The Faculty of Law at the University of Pretoria (UP) is proud to announce that LLB alumna Ruvimbo Samanga has been appointed from March 2019 to March 2021 as the National Point of Contact for the Zimbabwean Space Generation Advisory Council (SGAC) in support of the United Nations (UN) Programme on Space Applications. Samanga is currently an LLM student on the Master’s on Trade and Investment Law in Africa Programme at the Faculty’s Centre for Human Rights.
As a non-governmental organisation, the SGAC states on its website that it aims to represent students and young space professionals to the UN, space agencies industry and academia. The SGAC has permanent observer status in the UN Committee on the Peaceful Uses of Outer Space (COPUOS). The SGAC, established at the Third UN Conference on the Exploration and Peaceful Uses of Space (UNISPACE-III) in Vienna in 1999, consists of representatives from each of the six UN regions, and has a larger body of representatives from nation states. Their focus is on pragmatic space policy advice to policy makers based on the interests of students and young professionals, broadly in the age range 18 to 35, interested in space from around the world.
Another feather in her UP LLB mortar board is the fact that Samanga was invited also to participate in the 2019 European Forum Alpbach (EFA) Workshop on 'Liberty and Security' in Alpbach, Austria through a scholarship by the Robert Bosch Stiftung GMBH from 14 to 30 August this year. According to the EFA website, the Forum serves as an interdisciplinary platform for science, politics, business and culture, addressing current and relevant socio-political questions. The Forum strives ‘to connect international decision-makers from all sectors of society with an interested audience and committed young people, with the objective to create a dialogue across the generational, ideological and other dividing lines.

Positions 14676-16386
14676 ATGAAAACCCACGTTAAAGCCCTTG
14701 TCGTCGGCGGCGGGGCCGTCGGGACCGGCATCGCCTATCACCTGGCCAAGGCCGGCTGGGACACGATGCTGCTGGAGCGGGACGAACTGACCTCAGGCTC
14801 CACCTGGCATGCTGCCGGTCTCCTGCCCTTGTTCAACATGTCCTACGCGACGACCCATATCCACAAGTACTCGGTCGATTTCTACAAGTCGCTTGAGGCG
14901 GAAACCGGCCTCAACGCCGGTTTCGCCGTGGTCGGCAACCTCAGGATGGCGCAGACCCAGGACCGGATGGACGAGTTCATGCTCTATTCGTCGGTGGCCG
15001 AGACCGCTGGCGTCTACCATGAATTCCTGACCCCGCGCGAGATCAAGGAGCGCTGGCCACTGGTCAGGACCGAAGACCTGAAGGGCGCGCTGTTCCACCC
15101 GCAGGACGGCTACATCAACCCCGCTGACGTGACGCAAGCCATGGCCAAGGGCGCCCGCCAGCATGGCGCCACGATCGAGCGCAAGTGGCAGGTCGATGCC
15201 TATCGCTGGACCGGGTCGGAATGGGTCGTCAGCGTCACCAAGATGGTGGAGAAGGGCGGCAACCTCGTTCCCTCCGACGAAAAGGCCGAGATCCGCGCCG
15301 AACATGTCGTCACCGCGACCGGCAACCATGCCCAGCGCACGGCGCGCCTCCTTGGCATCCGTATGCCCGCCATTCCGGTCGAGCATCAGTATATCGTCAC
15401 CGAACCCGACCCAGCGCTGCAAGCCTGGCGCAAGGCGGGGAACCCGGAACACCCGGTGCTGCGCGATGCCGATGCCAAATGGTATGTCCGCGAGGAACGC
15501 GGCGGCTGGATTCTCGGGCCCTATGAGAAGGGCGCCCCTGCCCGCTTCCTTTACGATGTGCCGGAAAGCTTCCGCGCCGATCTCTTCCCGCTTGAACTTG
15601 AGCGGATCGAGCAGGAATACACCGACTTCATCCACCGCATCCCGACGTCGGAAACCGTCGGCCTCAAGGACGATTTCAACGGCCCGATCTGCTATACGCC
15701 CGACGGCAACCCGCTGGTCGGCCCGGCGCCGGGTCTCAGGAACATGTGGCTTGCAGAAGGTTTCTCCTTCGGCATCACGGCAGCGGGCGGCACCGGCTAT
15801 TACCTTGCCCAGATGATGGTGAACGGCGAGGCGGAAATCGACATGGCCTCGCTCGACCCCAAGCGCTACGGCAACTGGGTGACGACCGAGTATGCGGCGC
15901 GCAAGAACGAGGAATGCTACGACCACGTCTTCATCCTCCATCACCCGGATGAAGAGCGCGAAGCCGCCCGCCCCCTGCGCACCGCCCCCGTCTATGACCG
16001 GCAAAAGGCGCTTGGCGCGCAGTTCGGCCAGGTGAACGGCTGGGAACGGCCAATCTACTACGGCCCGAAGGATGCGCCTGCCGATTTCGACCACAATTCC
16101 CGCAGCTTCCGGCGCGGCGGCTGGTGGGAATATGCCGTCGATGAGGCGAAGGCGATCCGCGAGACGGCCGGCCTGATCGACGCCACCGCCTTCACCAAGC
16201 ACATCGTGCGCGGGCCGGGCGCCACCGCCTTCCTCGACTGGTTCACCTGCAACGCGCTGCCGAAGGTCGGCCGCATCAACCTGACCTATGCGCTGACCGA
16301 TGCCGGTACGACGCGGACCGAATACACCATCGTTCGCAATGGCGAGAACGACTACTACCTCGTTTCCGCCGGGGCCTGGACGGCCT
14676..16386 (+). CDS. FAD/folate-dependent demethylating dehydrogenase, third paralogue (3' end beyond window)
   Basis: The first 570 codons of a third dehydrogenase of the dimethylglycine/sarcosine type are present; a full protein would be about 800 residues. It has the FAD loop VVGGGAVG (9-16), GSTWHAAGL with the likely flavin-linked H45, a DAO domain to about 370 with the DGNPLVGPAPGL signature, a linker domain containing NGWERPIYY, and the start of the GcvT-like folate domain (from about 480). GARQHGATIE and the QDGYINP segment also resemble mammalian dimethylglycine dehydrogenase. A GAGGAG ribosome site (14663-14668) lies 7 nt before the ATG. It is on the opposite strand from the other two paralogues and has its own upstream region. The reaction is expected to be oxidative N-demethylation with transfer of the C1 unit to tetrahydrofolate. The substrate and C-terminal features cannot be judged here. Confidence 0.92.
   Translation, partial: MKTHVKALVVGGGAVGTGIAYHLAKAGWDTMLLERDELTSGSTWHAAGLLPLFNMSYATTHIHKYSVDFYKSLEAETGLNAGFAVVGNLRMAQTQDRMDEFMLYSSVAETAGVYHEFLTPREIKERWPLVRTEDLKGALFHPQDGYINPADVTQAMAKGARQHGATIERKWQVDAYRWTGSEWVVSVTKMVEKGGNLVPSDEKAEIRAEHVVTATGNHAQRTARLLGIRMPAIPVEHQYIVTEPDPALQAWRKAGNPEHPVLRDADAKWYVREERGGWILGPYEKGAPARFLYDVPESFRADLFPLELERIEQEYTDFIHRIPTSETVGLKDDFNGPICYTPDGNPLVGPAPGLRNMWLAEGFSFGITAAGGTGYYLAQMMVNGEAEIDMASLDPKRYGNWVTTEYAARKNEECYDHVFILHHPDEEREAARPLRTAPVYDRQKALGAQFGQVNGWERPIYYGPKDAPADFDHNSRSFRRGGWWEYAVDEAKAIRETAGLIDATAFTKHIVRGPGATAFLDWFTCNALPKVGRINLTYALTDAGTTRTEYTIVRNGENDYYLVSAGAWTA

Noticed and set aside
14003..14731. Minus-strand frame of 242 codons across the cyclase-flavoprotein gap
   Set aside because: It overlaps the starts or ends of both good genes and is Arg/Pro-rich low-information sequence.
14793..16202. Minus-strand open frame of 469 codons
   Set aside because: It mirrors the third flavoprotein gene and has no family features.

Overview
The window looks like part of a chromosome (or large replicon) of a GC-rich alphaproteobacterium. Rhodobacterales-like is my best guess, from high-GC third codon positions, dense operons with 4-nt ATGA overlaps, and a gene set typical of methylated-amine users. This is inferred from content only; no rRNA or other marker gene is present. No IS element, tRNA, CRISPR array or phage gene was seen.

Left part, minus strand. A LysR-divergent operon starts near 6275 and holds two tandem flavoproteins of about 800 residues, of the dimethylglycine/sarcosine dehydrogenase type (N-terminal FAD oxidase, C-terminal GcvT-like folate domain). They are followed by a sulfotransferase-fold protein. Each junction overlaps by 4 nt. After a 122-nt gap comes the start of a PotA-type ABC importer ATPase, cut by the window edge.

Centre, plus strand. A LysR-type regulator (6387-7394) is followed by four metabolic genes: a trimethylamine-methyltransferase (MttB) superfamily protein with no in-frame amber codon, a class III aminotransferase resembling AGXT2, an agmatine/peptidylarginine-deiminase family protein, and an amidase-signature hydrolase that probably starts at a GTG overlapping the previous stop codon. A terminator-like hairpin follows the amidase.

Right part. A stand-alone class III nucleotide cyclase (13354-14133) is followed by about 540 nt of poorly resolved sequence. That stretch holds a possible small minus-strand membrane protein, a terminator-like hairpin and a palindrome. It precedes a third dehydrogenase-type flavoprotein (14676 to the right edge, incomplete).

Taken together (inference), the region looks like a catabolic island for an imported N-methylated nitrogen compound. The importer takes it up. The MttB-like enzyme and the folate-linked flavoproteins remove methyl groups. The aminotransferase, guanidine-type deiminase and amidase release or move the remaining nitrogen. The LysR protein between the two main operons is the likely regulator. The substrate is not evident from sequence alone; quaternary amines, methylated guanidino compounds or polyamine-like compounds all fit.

The Forum not only aims at analysing current developments, causes and driving forces, but also at delivering new perspectives and orientations. It also pays tribute to the late Karl Popper as a regular guest and his constant plea for the open society in the aftermath of the great catastrophe of the 20th century, i.e. totalitarianism, the Shoah and WW II. The Forum aims to give equal attention to pertinent topics from a philosophical, political, socio-economic, ecological and cultural perspective.'
To top it all, Samanga has recently received confirmation that her academic paper was accepted for presentation at the 70th International Astronautical Congress to be held from 21 to 25 October in Washington D.C. Created in 1951 to foster dialogue between scientists around the world, and to support international cooperation in all space related activities, the International Astronautical Federation to this day continues to connect all space people. 'The Federation is the world’s leading space advocacy body with over 366 members, including all key space agencies, companies, societies, associations and institutes across six continents and 68 countries. Over 40 administrative and technical committees support the Federation in its mission to advance knowledge about space and to foster the development of space assets by facilitating global cooperation.'
As part of the Class of 2019, Samanga is a scholar of the prestigious Mandela Rhodes Foundation, the central purpose of which is ‘to build exceptional leadership capacity in Africa’.
Per aspera ad astra is definitely true in the case of star alumna and current LLM student Ruvimbo Samanga.